For sports enthusiasts, catching live games around the globe has become a breeze, thanks to the Internet and its array of unlicensed streaming platforms. But Italy is determined to bring down the curtain on this unauthorized show by introducing a groundbreaking law!
After securing approval from the Italian Senate, Bill 621 is poised to revolutionize the sports betting landscape. With unanimous support from the chamber’s legislators, this measure promises to put an end to illegal streaming of games.
The Authority for Communications Guarantees (AGCOM) will be the ultimate power in this pursuit, with the ability to swiftly shut down any unauthorized stream without lengthy investigations or approvals. Farewell to those unlicensed English Premier League and NFL matches!
Unlicensed streams–what’s ahead?
While the law still awaits formal implementation, AGCOM, the regulatory body for broadcast communications, will gain the authority to direct Internet Service Providers (ISPs) and network access providers to block any pirated websites or streams—be it sports, film premieres, or entertainment programs.
Providers will have a mere 30 minutes to respond once notified. But AGCOM’s dominion doesn’t stop there! It can also command search engine operators and information service providers involved in facilitating website accessibility to block access to such illegal services.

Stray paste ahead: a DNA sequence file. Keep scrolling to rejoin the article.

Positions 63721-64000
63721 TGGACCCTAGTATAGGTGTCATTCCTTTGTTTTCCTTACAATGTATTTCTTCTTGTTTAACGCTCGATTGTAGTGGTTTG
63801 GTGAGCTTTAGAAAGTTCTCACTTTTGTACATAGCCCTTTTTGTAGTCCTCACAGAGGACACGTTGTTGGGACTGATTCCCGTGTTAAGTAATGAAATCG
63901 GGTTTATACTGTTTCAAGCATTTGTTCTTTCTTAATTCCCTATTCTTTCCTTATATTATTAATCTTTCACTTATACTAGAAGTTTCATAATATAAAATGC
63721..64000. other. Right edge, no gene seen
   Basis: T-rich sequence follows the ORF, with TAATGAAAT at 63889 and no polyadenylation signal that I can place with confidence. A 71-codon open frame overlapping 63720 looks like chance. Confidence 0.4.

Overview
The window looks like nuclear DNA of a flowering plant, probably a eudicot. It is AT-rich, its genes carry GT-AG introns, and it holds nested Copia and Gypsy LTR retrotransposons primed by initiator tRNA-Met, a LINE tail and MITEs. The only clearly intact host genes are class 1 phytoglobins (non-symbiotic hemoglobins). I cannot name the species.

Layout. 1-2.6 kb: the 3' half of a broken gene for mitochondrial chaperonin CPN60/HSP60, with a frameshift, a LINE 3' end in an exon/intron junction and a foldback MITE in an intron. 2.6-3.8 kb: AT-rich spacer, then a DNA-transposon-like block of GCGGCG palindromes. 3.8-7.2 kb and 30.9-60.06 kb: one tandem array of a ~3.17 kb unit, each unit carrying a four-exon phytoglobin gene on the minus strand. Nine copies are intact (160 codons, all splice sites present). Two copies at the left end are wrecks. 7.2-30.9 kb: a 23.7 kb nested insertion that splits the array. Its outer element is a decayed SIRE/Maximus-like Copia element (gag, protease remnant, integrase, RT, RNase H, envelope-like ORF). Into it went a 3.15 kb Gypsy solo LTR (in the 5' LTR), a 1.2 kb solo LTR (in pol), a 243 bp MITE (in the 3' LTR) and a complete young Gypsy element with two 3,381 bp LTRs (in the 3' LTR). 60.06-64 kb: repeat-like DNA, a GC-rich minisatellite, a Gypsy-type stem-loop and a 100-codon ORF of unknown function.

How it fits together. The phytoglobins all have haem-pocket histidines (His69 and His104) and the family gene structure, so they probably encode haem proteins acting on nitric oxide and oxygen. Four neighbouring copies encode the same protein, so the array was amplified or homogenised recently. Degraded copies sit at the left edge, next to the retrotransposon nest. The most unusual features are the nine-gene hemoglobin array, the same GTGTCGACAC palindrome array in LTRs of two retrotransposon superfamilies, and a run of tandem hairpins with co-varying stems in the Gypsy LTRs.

Working alongside Italy’s National Cybersecurity Agency, AGCOM will craft the necessary framework for implementing these controls. Within six months, a technical group will devise a solution to put an end to these illicit streams.
Fighting fire with fire
These unauthorized streams often gain widespread use through Internet Protocol television (IPTV). Utilizing specific IP addresses, these feeds derive from a mix of pirated legal feeds, homes with paid subscriptions, and other methods.
Hundreds of apps grant access to these streams, with some smart TV systems even incorporating them into their libraries. The choices are endless, making it incredibly challenging to curb their popularity.
AGCOM aims to raise the barriers to accessing these feeds by proactively ordering ISPs to block known Dynamic Name System (DNS) server links. These links associate website names with specific IP addresses, and blocking them would force users to memorize IP addresses instead of convenient names.
Fortifying consumer protection and broadcasting rights
The new measure’s rationale serves two crucial purposes—protecting consumers and safeguarding broadcasting rights deals. Illegitimate companies often advertise through these illicit streams, tarnishing the reputation of reputable sportsbooks found on these platforms.
Italy’s lawmakers stress that the country loses a staggering €319 million (US$358.52 million) annually in tax revenue due to unlicensed broadcasts. Additionally, broadcasters miss out on reporting larger subscriber bases.
Other countries follow suit
Italy isn’t the only country taking action against illegal streaming. Australia has embarked on a similar journey, but the process requires court approval. Recently, a federal court granted an injunction request by major entertainment broadcasters, causing 22 sites and 36 domains to go dark. The US is also clamping down on IPTV providers, with 2023 poised to be the year of reckoning. France is exploring a law that would compel blocked sites to be integrated into web browsers, with the potential adoption of Cleanfeed, a content-blocking system already in use in the UK and Canada.
As Italy prepares to usher in this transformative legislation, bettors and sports fans alike can look forward to a more secure and legitimate sports streaming experience. Let the games begin, legally and ethically, with the grand finale of pirated streams—a thing of the past!
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